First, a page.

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Collecting on Overdue Accounts

Collecting on Overdue Accounts

Many small business owners work their fingers to the bone to sell their products. But that approach won’t get your business anywhere if your customers don’t pay. Here are some effective ways to get paid by delinquent customers:

  • Maintain an accurate accounts receivable aging report. The report should include each customer’s name, the amount owed and how late the payment is. Update the report at least once a month. Most accounting and billing software packages can produce aging schedules automatically.
  • Call as soon as a customer is late with a payment. Even a small delay reduces the chance you’ll get the money. And be persistent. Keep calling if your first call doesn’t produce payment. Customers in financial trouble pay bills from the most persistent companies first.
  • Don’t give your delinquent customers an excuse for not paying. For example, don’t ask if the bill has arrived.
  • Send a letter clearly stating the consequences of further delays in payment. Many delinquent customers are more inclined to pay if they know failure to do so will hurt their credit rating, result in interest charges or cause you to refer their account to a collection agency or lawyer.
  • Consider hiring a collection agency. Such companies are typically paid on commission — usually around one-third of the collected amount, though rates vary. (Some collection agencies charge a flat fee.) Only use collection agencies to get payments from customers you no longer value — collection agencies aren’t known for their tact.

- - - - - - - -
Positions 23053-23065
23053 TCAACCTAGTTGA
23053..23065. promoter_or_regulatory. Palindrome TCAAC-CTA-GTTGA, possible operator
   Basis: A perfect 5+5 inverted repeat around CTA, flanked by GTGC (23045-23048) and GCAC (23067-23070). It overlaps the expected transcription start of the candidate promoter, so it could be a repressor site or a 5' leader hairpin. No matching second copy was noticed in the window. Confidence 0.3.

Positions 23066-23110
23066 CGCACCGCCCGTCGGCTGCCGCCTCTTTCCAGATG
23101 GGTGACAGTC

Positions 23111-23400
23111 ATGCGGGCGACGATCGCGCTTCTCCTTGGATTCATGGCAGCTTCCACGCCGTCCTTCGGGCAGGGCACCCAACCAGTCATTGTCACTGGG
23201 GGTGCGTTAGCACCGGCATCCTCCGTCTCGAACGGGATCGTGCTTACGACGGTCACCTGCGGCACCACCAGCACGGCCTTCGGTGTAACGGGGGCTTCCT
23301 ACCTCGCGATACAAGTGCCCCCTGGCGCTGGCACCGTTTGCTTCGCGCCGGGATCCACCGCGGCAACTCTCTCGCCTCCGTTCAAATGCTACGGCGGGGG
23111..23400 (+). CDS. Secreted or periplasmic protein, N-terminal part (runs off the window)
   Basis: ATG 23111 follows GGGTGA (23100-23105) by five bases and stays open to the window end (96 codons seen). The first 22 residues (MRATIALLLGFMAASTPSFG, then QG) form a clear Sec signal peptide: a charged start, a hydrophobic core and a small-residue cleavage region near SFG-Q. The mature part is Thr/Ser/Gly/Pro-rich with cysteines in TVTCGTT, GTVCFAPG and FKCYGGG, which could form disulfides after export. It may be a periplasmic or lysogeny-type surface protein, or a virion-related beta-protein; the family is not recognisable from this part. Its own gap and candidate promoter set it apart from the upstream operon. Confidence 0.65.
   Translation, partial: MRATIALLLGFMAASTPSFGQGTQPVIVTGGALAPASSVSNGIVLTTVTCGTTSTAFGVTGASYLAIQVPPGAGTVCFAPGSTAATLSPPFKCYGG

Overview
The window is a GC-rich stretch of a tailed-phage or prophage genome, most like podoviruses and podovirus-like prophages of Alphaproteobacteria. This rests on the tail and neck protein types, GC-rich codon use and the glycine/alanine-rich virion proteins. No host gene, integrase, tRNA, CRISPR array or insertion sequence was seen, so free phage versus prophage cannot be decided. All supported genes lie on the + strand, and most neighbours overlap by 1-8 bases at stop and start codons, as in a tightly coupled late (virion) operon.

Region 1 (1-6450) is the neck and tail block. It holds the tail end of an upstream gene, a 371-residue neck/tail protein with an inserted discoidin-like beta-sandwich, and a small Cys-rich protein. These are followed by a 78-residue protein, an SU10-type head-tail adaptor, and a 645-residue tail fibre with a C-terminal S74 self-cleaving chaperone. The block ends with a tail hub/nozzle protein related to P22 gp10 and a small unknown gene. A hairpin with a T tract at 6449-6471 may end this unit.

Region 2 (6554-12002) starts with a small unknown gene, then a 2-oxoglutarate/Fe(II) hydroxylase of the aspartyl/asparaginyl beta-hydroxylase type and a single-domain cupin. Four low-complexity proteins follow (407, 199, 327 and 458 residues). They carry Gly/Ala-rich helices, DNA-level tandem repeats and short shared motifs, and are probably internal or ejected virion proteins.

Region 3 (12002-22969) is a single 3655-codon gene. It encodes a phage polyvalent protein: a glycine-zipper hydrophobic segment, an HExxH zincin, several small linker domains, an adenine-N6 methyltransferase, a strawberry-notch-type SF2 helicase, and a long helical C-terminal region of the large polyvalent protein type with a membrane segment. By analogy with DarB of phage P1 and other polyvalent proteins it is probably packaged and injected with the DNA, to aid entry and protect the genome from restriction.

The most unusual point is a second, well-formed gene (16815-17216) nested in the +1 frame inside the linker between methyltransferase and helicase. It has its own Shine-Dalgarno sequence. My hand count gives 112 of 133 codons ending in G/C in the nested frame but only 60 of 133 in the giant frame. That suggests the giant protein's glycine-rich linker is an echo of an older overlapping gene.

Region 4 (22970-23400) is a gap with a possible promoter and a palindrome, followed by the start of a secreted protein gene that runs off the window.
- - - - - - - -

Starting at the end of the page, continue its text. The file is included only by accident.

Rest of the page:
• Use lawyers as a last resort. Hiring a lawyer is the most effective, but also the most expensive way to collect debts. Reserve this option as a last resort. Like collection agencies, lawyers usually work on commission. Don’t pay them by the hour, except for very limited projects such as writing a letter or two.
  • Hire a “skip tracer.” Returned mail and disconnected phone lines may indicate that a debtor has skipped town or gone out of business. Consider running a skip trace to find your former client. Look in the Yellow Pages under Skip Tracing or Private Investigators. The service should cost less than $50.
  • Get acquainted with your clients’ payment procedures. Big corporations often have regimented payment processes. Make sure you understand those processes so you can provide the documentation necessary to get paid on time. Don’t let yourself get routed to accounts receivable when you follow up on a late payment. Talk to the person responsible for ordering your product. You’ll have more leverage that way. For example, you can tell them that you will withhold shipment until the debt is paid.
  • If one of your debtors files for bankruptcy, consult a lawyer immediately and stop all collection efforts. Depending on the type of bankruptcy, you may still be able to recover some or all of the debt.


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